At the meeting, library director Preston stated, "The public cannot and should not attempt to deny basic rights and protection afforded by the Bill of Rights and granted by our courts to those they dislike or disagree with. The public library, supported by all tax-paying citizens from all walks of life, must provide access to a wide variety of information, ideas, and opinions for the benefit of all," he said.

Here's the part I think is suitable for framing: "If there is no free speech or dissemination of information in our public libraries," Preston said, "there is no 'public' in our libraries."



Dear Holt Uncensored:

Just thought I'd point out a problem in Geoff Shandler's reasoning about the effect of Soundscan [a computerized sales-recording system for determining bestsellers] on the music industry, from the viewpoint of someone who actually covers the music business. To wit [from #248]:

"Soundscan is a terrifying example, according to Shandler. Once music companies got hold of its data, 'the charts got worse,' he says. 'That is, just about everything became Britney, Faith, Puffy - in short, junk. Every so often something interesting got through, but on average, records slipped to the lowest common denominator.' "

But it's simply not true that once Soundscan went up, the charts were overrun with Britney Spears clones the next day. In fact, Soundscan began in 1991 and was a key part of the rise of both country (see: Garth Brooks) and alternative rock (see: Nirvana), as well as other smaller genres like Christian rock/pop and world music. Britney/et al came along many years later, and were as much a product of corporate mergers and shifting taste cycles as anything else.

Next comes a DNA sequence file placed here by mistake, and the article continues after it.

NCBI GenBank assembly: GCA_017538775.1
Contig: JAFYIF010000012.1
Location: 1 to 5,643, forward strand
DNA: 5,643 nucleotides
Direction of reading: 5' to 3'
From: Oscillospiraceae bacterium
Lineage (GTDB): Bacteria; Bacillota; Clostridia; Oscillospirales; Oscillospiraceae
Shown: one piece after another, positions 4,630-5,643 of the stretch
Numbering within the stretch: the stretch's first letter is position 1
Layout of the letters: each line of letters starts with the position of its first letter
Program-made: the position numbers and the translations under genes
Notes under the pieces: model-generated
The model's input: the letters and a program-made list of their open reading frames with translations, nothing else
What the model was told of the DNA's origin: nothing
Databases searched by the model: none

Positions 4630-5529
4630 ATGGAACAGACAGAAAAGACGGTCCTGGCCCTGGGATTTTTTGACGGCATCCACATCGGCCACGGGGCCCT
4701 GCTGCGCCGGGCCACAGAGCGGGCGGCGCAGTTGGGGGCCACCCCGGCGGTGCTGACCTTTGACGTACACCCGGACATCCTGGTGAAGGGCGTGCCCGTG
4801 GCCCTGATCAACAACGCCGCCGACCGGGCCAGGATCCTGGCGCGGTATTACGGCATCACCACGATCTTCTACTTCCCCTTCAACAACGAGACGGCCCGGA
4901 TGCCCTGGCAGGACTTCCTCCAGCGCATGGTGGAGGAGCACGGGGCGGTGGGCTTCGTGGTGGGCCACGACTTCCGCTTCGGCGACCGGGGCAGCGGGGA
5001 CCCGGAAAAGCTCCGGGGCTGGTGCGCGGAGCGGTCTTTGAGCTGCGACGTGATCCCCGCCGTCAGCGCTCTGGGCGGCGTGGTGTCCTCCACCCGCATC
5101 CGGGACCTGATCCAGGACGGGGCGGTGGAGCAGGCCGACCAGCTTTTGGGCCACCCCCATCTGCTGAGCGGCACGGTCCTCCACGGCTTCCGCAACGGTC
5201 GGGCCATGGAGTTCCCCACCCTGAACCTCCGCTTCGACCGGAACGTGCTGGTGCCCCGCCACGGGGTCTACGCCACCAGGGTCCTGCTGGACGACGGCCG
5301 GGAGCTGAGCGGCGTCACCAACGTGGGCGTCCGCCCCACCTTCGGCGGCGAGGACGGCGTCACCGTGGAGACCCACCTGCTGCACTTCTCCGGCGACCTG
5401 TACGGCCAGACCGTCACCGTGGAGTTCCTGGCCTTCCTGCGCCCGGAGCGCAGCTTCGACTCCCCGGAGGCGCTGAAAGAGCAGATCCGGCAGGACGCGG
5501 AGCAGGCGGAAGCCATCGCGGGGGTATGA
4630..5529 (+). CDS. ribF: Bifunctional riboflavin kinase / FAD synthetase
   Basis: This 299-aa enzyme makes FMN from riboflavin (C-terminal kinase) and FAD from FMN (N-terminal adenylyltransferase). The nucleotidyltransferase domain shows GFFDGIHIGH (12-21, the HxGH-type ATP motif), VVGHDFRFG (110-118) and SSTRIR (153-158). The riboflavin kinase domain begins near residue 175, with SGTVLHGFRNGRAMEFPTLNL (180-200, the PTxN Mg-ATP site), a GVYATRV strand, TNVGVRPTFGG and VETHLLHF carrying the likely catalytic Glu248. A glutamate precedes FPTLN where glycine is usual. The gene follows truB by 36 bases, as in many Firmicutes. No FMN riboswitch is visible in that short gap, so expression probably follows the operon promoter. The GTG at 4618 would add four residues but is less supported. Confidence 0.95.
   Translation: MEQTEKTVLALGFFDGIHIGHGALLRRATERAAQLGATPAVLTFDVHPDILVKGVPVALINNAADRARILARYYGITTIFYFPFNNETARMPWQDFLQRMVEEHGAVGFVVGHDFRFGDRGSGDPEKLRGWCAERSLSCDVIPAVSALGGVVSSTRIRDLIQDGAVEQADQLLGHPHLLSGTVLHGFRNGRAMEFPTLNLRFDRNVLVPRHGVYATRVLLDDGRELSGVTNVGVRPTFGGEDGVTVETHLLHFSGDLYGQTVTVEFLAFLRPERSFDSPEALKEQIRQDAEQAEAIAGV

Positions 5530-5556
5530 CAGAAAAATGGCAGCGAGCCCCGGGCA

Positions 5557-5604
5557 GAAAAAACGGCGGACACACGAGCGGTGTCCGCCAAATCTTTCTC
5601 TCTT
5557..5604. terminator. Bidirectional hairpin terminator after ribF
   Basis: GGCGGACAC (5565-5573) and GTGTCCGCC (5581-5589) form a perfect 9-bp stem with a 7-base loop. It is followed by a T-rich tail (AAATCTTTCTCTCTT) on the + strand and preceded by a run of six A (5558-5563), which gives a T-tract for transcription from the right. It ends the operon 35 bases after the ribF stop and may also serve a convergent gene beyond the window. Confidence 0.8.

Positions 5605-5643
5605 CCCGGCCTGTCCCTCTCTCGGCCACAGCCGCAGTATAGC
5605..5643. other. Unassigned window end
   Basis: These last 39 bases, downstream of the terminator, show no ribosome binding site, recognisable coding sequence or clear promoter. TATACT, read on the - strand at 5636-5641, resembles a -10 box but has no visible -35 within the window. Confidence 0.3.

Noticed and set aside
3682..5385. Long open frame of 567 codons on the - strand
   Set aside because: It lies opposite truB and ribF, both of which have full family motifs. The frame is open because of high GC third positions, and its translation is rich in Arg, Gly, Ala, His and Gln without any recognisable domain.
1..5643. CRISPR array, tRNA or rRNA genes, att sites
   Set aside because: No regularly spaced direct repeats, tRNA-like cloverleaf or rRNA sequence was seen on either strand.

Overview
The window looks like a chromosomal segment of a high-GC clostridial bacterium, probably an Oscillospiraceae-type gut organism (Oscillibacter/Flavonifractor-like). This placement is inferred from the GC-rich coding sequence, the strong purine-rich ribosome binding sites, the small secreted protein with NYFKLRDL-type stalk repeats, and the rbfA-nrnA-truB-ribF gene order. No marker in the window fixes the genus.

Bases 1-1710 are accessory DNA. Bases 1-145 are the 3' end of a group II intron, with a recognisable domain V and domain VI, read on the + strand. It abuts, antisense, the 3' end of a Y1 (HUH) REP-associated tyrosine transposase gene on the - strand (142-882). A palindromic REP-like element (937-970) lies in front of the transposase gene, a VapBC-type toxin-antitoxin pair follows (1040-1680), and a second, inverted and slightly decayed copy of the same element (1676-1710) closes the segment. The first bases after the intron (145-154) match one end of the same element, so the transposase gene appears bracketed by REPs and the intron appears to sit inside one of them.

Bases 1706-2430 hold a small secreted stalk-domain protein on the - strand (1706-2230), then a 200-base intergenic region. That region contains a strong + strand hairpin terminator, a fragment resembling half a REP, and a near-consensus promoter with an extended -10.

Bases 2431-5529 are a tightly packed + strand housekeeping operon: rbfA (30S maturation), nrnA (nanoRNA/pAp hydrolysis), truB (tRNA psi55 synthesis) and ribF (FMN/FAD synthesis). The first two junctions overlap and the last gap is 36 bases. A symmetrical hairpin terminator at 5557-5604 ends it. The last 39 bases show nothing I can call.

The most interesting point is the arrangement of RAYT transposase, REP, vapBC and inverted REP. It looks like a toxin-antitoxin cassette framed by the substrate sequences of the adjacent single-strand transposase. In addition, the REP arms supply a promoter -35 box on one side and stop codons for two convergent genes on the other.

Soundscan data might well figure into that; but it's so far down the list of causes as to be inconsequential. It's also worth noting that Soundscan is also not impossible to manipulate [see #251].

David Menconi

Dear Holt Uncensored:

Your point [about cover photos of people with their heads lopped off] is well taken, as was your critique, not long ago, of disembodied lips on book jackets. Then as now, I agree: on book jackets and elsewhere, women should be full-bodied or not bodied at all.

BUT..."Augusta, Gone" is not a novel; it's a memoir. Relevant, since I doubt the author would have agreed to have the actual Augusta, her once-rebellious teenage daughter, photographed (with or without head) for the cover.

Meredith Maran

Holt responds: I apologize for the error, but egad, lopping of the head of a cover model on a book of nonfiction is even worse.

Dear Holt Uncensored:

In regard to your column #254 [about Cynthia Crossen's attack on Oprah Winfrey's choice of books for the Oprah Book Club] -- way to go. While our book group does not read "every" Oprah selection she makes, we have read many of them over the past 3 years. We always have a lively discussion, and have discovered that each of us has dealt with our own situations and issues as best we could. At times, we have been able to say, "Thank the powers that be, I did not make the choices some of the women have in the books," but we can certainly understand and sympathize with their choices.

Indeed, real life can be as dark and unforgiving as portrayed in the books. Having recently left the social service field, because of total burn-out, I have been unable to finish a couple of the books. Too many familiar faces, with similar problems, imposed themselves on the characters in the novel. It can be very hard to accept that one can not save everyone. And it is harder still to remember those women who could not make it and save themselves or their families and indeed did make the choice to "end it all." But that is the reality of life, and I find it difficult to believe that people either are unaware (?) or oblivious (?) to what exists around them.

Crossen must be on another planet, or at the very least, in a very high ivory tower. One can only hope she never has to face a situation depicted in one of Oprah's choices. She is ill-prepared to do so.

Nancy Coughlin

Dear Holt Uncensored:

Thanks for the reality check from Marty Brooks of bol.com. It is a pleasure to hear from someone on the inside how corporations function. Oddly enough they seem just as dysfunctional as their public sector counterparts. Somehow this reassures me.

Tim Kingston

Holt Uncensored provides this forum for the free and uncensored exchange of thoughts and ideas from writers of all callings. The opinions expressed here are not necessarily those of Pat Holt or the Northern California Independent Booksellers Association.

"Holt Uncensored" is an online column by Pat Holt